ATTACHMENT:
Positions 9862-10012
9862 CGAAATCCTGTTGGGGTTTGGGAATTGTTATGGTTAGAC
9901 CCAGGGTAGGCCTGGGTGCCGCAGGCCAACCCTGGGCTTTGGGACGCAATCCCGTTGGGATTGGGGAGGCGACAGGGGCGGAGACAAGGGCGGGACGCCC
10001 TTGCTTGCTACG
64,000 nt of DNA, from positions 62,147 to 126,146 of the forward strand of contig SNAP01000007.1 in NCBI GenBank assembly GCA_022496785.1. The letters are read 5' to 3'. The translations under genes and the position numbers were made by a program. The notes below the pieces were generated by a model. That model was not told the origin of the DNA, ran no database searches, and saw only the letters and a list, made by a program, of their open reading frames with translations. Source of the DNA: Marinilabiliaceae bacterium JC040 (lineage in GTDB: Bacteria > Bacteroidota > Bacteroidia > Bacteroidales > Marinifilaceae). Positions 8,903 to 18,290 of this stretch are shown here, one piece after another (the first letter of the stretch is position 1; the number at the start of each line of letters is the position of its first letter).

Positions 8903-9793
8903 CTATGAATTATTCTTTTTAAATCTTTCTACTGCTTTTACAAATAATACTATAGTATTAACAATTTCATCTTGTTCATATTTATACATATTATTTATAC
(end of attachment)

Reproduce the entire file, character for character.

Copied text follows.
Positions 9862-10012
9862 CGAAATCCTGTTGGGGTTTGGGAATTGTTATGGTTAGAC
9901 CCAGGGTAGGCCTGGGTGCCGCAGGCCAACCCTGGGCTTTGGGACGCAATCCCGTTGGGATTGGGGAGGCGACAGGGGCGGAGACAAGGGCGGGACGCCC
10001 TTGCTTGCTACG
64,000 nt of DNA, from positions 62,147 to 126,146 of the forward strand of contig SNAP01000007.1 in NCBI GenBank assembly GCA_022496785.1. The letters are read 5' to 3'. The translations under genes and the position numbers were made by a program. The notes below the pieces were generated by a model. That model was not told the origin of the DNA, ran no database searches, and saw only the letters and a list, made by a program, of their open reading frames with translations. Source of the DNA: Marinilabiliaceae bacterium JC040 (lineage in GTDB: Bacteria > Bacteroidota > Bacteroidia > Bacteroidales > Marinifilaceae). Positions 8,903 to 18,290 of this stretch are shown here, one piece after another (the first letter of the stretch is position 1; the number at the start of each line of letters is the position of its first letter).

Positions 8903-9793
8903 CTATGAATTATTCTTTTTAAATCTTTCTACTGCTTTTACAAATAATACTATAGTATTAACAATTTCATCTTGTTCATATTTATACATATTATTTATAC